For four days in Boyne Falls, everyone within spitting distance of downtown is Polish. And for 40 years, the Boyne Falls Polish Festival has been the place to be for pierogis, polkas, and parades.
The 19th century lumber boom lured thousands of Polish Americans to Northern Michigan, giving the region an injection of Eastern European culture.
While most left for the factories of Detroit and Grand Rapids after the lumber was gone, the ones who stayed influenced the area’s farming culture.
Boyne Falls was no exception. To celebrate its vibrant heritage, the town bustles with activity: Polish dances and beautifully embroidered Polish folk costumes are the norm.
“The fest was started by a few local members to bring the community together, then it grew from there,” said festival co-chair Sandra Erber. “The aim was to provide good Polish music, and to help the local schools and businesses to benefit from the event.”
Erber, who’s spent 15 years on the festival committee and has been co-chair for the past few years, keeps busy managing the event’s funds and organizing the many events that keep this weekend packed with plenty to do from start to end.
CARNIVALS AND COMBINES
The fun actually starts on Thursday, when the hub of the festival – the Polka Tent – opens for business, starting with Thursday’s popular Oldies Night, featuring live music from the Fabulous Oldies But Goodies band.
On Friday, music starts rollicking as early as noon and the carnival rides go until 10pm this year.
Friday also includes the Old-Time Threshing and Steam Engine Show, horse pull, and the favorite local pastime of classic Bingo. Live music from Rick Vinecki Boxon, the Pan Franek Zosia Polka Towners, and T-N-T will go on all day.
“The music is the main attraction,” Erber said. “People really enjoy the polka music, and it’s not available that often.”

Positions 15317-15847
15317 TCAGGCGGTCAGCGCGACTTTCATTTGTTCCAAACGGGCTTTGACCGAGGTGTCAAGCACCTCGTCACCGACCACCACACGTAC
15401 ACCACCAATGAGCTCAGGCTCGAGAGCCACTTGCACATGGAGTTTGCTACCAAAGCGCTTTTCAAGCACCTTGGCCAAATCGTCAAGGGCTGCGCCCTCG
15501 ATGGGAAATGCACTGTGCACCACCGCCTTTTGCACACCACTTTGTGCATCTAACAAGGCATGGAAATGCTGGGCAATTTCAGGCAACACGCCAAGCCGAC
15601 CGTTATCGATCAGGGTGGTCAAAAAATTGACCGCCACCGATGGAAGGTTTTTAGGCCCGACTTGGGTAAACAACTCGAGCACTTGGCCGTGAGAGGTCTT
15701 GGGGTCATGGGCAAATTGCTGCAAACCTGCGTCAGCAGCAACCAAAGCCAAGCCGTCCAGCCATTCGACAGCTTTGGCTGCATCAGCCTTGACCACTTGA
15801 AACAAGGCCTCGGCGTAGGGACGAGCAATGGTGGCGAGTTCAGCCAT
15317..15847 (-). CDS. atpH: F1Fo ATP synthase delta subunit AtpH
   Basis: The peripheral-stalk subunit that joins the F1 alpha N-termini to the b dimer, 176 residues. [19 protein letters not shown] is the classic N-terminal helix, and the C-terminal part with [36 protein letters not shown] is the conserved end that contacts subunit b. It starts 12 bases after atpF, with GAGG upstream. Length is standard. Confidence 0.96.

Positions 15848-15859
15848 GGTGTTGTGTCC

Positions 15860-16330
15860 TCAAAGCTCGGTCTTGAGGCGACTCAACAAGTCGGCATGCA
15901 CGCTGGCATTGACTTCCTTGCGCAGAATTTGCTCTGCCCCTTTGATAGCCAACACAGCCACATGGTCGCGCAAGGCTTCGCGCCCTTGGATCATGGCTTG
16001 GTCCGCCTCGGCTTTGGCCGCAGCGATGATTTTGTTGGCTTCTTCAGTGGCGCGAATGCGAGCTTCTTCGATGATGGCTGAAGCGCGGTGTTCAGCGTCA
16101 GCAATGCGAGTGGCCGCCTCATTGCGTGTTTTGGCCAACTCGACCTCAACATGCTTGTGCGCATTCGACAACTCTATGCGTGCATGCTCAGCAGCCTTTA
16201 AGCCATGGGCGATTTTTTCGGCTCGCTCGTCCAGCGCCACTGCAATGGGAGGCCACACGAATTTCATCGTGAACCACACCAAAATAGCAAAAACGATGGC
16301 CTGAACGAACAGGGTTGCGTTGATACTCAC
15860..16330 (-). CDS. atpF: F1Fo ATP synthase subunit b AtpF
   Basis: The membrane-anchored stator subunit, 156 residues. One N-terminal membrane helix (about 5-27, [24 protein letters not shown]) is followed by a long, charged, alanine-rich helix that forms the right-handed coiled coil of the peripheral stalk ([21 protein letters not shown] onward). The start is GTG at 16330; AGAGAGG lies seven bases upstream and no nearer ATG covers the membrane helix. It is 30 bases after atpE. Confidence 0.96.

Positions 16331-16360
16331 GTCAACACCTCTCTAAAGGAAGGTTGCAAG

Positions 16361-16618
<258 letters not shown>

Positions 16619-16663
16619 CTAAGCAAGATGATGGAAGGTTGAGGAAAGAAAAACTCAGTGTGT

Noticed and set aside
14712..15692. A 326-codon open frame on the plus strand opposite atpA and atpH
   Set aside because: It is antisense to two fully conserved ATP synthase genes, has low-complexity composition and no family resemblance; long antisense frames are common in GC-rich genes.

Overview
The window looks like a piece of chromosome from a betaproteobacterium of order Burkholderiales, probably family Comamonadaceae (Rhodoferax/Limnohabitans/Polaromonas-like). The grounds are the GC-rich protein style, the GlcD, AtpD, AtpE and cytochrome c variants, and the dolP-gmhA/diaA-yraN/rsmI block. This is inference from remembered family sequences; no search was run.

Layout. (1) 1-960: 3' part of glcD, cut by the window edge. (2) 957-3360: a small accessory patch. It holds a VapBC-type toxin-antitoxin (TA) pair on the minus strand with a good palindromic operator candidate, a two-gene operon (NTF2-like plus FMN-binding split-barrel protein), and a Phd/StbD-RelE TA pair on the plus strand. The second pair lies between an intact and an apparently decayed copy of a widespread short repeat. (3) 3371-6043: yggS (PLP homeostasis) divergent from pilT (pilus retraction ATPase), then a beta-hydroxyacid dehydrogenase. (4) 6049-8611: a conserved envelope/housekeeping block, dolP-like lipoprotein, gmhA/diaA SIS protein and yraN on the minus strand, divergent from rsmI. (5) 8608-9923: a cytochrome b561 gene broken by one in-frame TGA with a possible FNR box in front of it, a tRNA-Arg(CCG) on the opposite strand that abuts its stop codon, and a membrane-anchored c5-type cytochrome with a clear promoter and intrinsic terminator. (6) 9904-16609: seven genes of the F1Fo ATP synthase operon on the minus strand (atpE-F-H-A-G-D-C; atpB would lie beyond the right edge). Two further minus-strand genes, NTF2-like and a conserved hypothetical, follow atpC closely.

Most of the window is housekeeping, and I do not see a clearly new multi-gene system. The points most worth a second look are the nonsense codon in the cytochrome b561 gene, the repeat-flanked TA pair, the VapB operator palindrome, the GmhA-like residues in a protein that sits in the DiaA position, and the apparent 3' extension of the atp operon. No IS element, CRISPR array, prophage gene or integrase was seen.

By Saturday, the Polish Fest is in full swing, with Polish food prepared from Old World recipes and carnival rides.
The Grand Royale Parade kicks off the festivities at 11am after the 5K cross country run concludes.
A chainsaw wood carving exhibition, classic tractor pull, and music from Roger Majeski’s Harmony Kings, the Cynor Classic Polka Band, and the New Generation Band are all on deck.
To celebrate the fest’s 40th year, festival organizers have invited back all of their past Festival Royalty.
“We really want to showcase them,” Erber said.
By Sunday, the fest will wind down by 10pm, but there’s still plenty to do and see, including the horseshoe pitching tournament, the four-wheel drive mud run, and always more polka dancing.
Erber said this year is sure to have even more memorable moments, with the special honoring of decades of Polish Festival Royalty.
“I am looking forward to enjoying the Polish music and seeing the car show,” she said, “but most of all to bringing back people from the community.”
The Boyne Falls Polish Festival will take place July 31-Aug. 3 this year. For a complete schedule and more, visit boynefallspolishfestival.com.